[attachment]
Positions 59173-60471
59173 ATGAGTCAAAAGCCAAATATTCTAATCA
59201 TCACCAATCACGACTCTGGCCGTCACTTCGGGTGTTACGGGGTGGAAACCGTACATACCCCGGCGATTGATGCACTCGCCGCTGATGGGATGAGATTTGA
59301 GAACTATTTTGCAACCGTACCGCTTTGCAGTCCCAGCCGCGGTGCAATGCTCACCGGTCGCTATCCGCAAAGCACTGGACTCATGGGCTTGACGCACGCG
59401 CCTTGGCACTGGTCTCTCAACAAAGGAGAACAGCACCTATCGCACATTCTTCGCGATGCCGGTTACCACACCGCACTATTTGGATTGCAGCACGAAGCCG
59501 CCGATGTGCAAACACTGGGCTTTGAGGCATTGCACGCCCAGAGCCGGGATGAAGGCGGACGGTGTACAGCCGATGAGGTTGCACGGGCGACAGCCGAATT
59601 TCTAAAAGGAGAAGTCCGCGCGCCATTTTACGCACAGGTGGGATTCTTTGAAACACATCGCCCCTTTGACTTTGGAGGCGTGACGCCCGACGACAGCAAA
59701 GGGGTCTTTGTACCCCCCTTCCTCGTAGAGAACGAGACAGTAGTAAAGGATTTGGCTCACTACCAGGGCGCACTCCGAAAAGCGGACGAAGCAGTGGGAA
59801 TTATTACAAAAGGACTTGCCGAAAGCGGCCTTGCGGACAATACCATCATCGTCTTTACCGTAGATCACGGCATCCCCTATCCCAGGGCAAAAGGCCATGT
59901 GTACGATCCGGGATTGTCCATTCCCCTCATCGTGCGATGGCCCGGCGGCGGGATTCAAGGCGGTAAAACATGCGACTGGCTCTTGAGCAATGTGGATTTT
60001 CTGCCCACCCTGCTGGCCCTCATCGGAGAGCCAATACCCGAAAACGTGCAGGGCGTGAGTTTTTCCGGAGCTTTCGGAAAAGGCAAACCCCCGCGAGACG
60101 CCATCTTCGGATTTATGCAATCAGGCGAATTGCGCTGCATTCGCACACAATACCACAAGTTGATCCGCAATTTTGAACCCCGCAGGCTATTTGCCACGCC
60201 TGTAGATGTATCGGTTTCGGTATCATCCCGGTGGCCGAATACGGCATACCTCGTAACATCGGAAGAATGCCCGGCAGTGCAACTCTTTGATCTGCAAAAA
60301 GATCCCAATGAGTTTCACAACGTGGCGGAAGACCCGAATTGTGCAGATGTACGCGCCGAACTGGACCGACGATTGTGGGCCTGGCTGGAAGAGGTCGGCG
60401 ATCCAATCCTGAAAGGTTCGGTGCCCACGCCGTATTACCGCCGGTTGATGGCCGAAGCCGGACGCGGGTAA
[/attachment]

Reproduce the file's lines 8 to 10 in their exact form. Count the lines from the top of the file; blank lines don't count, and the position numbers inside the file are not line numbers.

59701 GGGGTCTTTGTACCCCCCTTCCTCGTAGAGAACGAGACAGTAGTAAAGGATTTGGCTCACTACCAGGGCGCACTCCGAAAAGCGGACGAAGCAGTGGGAA
59801 TTATTACAAAAGGACTTGCCGAAAGCGGCCTTGCGGACAATACCATCATCGTCTTTACCGTAGATCACGGCATCCCCTATCCCAGGGCAAAAGGCCATGT
59901 GTACGATCCGGGATTGTCCATTCCCCTCATCGTGCGATGGCCCGGCGGCGGGATTCAAGGCGGTAAAACATGCGACTGGCTCTTGAGCAATGTGGATTTT